Amorgos is the most easterly of the Cyclades Islands, and because of its remote location, one of the quieter islands of the group. Mountainous, barren and stunning, the it offers visitors a look at how the Cyclades used to be. It also has some of the best and most pristine beaches in Greece. Amorgos is a dramatic alternative to the more popular islands in the group, but one that will never disappoint those looking for a dramatic and spectacular setting for their holiday.
The island has a chequered past, to which the many ruins around the island lay testament. Inhabited from Minoan times, it has been the target of many battles and invasions. In Byzantine times the island fell into the hands of the Athenians and then the Venetians, which is reflected in the architecture of the island. The Turks invaded the region in the 1500’s and Amorgos was finally reunited with Greece in 1832.
In recent times, the island was the setting for the Luc Besson movie, The Big Blue. Partly because of this, the island is a popular destination with the French, but also with divers. There is a cafe in Amorgos Town that plays the movie on a nightly throughout summer.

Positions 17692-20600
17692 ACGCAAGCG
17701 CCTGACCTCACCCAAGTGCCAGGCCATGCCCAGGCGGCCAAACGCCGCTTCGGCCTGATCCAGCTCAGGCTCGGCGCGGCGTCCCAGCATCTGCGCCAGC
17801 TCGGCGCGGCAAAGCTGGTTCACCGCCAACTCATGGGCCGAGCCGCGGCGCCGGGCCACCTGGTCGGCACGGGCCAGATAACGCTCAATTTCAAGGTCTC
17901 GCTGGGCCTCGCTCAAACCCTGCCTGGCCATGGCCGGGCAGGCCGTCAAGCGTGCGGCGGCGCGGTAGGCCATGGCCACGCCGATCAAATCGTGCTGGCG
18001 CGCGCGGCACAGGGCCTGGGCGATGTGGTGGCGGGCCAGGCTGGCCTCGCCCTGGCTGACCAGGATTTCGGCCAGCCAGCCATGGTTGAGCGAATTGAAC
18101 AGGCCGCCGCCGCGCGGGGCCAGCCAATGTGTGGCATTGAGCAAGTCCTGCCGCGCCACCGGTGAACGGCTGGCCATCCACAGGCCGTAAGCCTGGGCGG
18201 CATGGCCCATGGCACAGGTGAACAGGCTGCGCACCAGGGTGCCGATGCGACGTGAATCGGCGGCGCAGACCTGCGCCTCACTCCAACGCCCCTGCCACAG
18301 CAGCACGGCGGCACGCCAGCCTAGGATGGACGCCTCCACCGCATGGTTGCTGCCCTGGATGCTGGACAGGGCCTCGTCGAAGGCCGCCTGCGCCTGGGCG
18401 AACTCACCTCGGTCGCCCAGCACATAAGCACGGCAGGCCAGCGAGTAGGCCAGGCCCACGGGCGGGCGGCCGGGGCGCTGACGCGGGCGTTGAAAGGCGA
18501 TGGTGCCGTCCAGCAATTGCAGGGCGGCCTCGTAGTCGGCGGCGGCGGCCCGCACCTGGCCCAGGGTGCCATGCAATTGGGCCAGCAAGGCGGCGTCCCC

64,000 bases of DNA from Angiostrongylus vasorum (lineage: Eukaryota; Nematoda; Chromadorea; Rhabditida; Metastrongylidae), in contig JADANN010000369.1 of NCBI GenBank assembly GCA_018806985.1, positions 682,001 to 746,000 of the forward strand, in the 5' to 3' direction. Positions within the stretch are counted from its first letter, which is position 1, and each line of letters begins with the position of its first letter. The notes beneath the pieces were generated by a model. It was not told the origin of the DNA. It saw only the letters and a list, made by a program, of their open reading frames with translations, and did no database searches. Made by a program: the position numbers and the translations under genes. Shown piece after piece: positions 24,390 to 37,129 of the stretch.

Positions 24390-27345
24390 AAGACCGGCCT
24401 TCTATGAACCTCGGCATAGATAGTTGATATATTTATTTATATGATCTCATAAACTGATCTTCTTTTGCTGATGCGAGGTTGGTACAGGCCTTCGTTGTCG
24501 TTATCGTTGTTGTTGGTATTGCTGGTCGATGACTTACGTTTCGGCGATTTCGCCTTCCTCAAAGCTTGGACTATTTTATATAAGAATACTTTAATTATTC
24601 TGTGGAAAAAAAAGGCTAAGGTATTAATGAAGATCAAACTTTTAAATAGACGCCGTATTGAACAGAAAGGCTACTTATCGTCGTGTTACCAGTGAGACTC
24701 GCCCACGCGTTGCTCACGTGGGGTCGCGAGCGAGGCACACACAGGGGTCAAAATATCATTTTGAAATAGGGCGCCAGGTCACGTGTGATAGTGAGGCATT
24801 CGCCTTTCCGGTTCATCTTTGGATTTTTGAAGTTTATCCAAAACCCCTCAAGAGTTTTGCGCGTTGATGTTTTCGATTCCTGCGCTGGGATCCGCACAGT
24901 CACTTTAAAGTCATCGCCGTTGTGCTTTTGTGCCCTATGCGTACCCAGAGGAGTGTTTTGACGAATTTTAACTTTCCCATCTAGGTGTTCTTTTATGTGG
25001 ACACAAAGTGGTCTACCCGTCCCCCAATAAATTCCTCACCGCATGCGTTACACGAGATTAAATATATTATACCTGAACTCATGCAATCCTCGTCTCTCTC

There are two ports on Amorgos, Katapola, the main port is the busy junction for ferries to the other islands and downhill from Amorgos Town. Aegiali, the other port to the north, is smaller and more laid back.
Amorgos is not an island for those wanting to party. The quiet, barren beauty of the island suited to those looking for a quieter holiday. The island’s beaches are not celebrated, but their pebbly shores make for safe swimming. The walking tracks and diving around the island are world reknown, and its mountainous interior will satisfy the keenest of trekkers.
The most amazing feature of the island is the Moni Hozoviotissas, one of the most stunning monasteries in the whole of Greece. Carved into a cliff, its whitewashed edifice hangs from the side of a cliff, bold and silent. The monastery was built on the site where legend tells a miracle-working icon found in the sea below the cliffs. Tours of the monastery are available on request by the few monks who still live in this incredible structure.